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Israel Expands Settlement, Mulls Azan Ban

Published: 13/12/2011 01:33:10 PM GMT
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CAIRO - In a clear punishment for the Palestinian people following moves at the UN, Israel has approved the construction of 40 homes and a farm in two (more)

CAIRO - In a clear punishment for the Palestinian people following moves at the UN, Israel has approved the construction of 40 homes and a farm in two new settler enclaves near the southern West Bank town of Bethlehem, as its hawkish Prime Minister declared his support for a new law to ban loudspeakers at mosques.

“Israel's military establishment has approved the establishment of a new, permanent neighborhood and a farm near the West Bank settlement of Efrat,” Haaretz daily reported on Monday, December 12.

“The projects will go beyond the community's current built-up area, constituting an effective expansion of the Etzion bloc of settlements toward the north and northeast,” it added.

“With their completion, Jewish settlement in the northern Etzion bloc will reach the edges of Bethlehem's southernmost suburbs.”

The expansion of Efrat's settlement was seen as a direct result of pressures on Likud representatives to advance the building plans for Givat Hadagan.

This pressure bore fruit two months ago, after UNESCO admitted Palestine into the United Nations agency as a full member.

Approval was issued for the construction of 2,000 homes in West Bank settlements, including 277 on a third hill in Efrat, Givat Hazayit.

“The decision to approve, at this stage, construction of 40 residential units at Givat Hadagan in Efrat, Gush Etzion - which is in the heart of the consensus - is a good decision but far from sufficient,” Efrat Mayor Oded Ravivi told Haaretz.

“We congratulated Netanyahu for it but also explained that to solve Efrat's serious housing shortage the cabinet must approve 3,000 new homes.”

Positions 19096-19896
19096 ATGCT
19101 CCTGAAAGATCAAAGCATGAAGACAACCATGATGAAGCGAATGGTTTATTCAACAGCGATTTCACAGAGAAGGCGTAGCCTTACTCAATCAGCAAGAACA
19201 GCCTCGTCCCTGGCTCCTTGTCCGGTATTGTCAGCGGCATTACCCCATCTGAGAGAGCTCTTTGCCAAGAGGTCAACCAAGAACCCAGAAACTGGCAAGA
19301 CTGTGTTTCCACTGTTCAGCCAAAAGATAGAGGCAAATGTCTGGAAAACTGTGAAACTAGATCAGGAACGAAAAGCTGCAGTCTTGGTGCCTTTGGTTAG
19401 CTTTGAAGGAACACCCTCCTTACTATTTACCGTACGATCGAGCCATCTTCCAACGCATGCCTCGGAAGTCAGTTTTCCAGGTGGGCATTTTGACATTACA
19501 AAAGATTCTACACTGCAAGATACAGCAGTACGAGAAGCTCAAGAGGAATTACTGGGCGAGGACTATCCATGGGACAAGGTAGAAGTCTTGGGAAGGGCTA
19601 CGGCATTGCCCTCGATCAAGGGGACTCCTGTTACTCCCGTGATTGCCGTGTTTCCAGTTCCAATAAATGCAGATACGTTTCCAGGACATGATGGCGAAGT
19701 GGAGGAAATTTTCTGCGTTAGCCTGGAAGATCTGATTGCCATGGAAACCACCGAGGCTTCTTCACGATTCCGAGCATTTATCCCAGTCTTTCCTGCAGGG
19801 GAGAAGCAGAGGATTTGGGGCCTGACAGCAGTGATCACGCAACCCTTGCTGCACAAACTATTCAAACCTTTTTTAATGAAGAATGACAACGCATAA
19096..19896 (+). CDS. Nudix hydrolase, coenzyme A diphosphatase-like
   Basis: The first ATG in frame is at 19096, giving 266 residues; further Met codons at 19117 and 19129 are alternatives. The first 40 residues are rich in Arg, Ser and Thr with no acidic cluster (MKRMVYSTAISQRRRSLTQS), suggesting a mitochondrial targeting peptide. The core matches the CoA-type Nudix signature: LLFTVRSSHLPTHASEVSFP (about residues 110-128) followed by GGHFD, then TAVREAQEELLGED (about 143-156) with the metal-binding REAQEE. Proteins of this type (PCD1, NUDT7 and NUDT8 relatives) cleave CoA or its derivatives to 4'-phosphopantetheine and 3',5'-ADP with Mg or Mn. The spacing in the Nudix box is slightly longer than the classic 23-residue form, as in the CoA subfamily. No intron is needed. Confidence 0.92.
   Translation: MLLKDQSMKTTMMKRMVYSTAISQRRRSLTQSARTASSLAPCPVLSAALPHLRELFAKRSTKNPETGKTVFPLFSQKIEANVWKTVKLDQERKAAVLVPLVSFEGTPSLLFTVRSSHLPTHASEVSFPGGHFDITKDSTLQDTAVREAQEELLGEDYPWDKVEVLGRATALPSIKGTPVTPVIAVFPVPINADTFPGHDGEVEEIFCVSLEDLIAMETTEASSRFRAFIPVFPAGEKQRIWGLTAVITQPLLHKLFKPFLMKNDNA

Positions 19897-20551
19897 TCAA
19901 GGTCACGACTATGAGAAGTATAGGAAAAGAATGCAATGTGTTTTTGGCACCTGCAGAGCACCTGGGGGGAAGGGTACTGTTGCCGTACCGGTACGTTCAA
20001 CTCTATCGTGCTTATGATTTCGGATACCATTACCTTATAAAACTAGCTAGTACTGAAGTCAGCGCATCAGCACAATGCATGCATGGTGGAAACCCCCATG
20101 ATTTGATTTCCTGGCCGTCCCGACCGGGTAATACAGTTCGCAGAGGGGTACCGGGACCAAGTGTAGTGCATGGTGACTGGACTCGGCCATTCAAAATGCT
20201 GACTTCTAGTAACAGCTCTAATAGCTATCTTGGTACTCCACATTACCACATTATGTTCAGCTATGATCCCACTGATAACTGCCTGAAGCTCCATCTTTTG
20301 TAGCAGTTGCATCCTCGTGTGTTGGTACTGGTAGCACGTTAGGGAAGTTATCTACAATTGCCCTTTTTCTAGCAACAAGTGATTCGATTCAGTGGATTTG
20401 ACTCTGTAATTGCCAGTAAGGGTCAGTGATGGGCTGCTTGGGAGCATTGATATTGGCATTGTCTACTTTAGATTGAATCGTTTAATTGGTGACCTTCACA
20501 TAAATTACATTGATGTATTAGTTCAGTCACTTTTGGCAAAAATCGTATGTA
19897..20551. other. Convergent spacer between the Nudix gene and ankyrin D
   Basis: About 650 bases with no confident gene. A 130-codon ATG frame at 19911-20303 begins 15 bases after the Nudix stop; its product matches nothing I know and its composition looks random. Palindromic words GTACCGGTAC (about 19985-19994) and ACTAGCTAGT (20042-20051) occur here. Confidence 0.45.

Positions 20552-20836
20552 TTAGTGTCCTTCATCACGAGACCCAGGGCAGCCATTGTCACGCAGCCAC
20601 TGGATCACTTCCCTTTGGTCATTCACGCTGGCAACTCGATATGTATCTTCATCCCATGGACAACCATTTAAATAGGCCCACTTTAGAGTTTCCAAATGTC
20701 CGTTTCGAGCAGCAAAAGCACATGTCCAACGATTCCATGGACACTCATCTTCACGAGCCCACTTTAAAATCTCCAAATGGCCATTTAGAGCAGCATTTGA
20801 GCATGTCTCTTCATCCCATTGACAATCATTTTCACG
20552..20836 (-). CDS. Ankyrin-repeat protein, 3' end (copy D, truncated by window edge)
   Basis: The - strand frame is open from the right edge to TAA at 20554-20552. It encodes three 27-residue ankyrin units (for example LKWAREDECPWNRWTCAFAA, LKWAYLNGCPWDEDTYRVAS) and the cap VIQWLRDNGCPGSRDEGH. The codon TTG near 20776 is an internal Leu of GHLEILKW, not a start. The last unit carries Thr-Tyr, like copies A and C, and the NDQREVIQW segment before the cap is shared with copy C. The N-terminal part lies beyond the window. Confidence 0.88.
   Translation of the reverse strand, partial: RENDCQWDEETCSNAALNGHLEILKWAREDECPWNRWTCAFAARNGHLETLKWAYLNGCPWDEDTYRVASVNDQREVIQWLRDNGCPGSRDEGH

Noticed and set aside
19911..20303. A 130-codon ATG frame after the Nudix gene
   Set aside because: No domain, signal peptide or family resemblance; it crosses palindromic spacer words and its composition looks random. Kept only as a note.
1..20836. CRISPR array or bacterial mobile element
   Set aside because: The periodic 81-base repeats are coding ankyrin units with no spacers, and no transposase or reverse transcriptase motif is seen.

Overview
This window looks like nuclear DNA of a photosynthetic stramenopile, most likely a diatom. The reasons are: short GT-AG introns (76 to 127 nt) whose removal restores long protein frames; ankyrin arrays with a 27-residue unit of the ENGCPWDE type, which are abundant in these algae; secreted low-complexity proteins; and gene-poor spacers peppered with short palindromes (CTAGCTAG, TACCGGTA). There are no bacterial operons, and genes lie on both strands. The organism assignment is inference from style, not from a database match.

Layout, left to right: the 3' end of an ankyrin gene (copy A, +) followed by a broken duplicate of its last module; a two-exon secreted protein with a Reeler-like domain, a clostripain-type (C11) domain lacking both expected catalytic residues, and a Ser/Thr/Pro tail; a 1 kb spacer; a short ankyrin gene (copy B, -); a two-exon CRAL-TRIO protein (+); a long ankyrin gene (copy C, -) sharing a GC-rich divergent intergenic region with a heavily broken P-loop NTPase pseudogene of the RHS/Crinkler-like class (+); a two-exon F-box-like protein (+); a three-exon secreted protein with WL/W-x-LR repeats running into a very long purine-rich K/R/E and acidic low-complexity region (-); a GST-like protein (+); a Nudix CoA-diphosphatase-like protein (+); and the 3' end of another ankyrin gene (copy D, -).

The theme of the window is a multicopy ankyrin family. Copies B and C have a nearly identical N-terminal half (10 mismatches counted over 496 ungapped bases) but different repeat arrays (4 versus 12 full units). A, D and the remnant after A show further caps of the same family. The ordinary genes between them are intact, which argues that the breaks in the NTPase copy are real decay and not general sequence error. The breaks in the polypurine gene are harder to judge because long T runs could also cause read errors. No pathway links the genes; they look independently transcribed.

Announcing the expansion plans, the leftist Israeli group Peace Now blasted the hawkish government for authorizing illegal settlements.

“The current government dares to go further than any of its predecessors, and systematically legalizes unauthorized outposts,” Peace Now director Yariv Oppenheimer said.

“Givat Hadagan is a symbol of illegal activity whose purpose is to expand the boundaries of the settlements without state approval. The message of the decision is clear - all illegal building [in the settlements] will be authorized, and the bosses in the territories are the local and regional council heads and the 'hillside youth,'” Oppenheimer said.

There are more than 164 Jewish settlements in the West Bank, eating up more than 40 percent of the occupied West Bank.

The international community considers all settlements on the occupied land illegal.

Azan Ban

The new settlement expansion was announced as Israeli PM Netanyahu voiced support for a law that would ban mosques from using loudspeakers to call people to prayer.

“There's no need to be more liberal than Europe,” Netanyahu said in reference to the law during a meeting of his Likud ministers, Haaretz reported on Monday.

The law, known as the Muezzin Law, was proposed by lawmaker Anastassia Michaeli of ultra-nationalist Yisrael Beiteinu party.

Though saying it applies to all houses of worship, the law was seen as targeting Muslims as the practice is mainly prevalent in mosques.

Announcing the new bill, huge criticism followed from Israeli and Arab activists as well.

The Abraham Fund coexistence organization also denounced the bill as “offensive” and designed specifically “to harm the rights of the Arab minority.”

“This deliberate insult, which has become something of a routine in the current Knesset, is designed to inhibit the freedom of religion of the Arab public,” said the group's directors, Amnon Be'eri and Muhammad Darawshe, in a joint statement cited by Jerusalem Post.

“Legislation in the Knesset should be the last way to deal with modes of behavior between Jews and Arabs, and only after all efforts for constructive dialogue have been exhausted.”

Ahmed Tibi (Ta'al), the Arab member of Knesset, described the bill as “a delusional and ridiculous proposal from the study hall of Anastasia.”

Tibi confirmed that Jewish practices were also annoying and damaging to the health of Muslim population in occupied lands.

“And if we're talking about the ridiculous then there's also things that disturb the equanimity of Arabs,” Tibi added.

“Blowing the shofar annoys residents of the Old City [of Jerusalem]; the sirens at the beginning and end of the Shabbat is another; and the worst of them, the damage done to the respiratory systems of Arabs by the fireside gatherings on Independence Day,” he asserted, emphasizing that this opinion comes both “as a doctor and as an Arab.”

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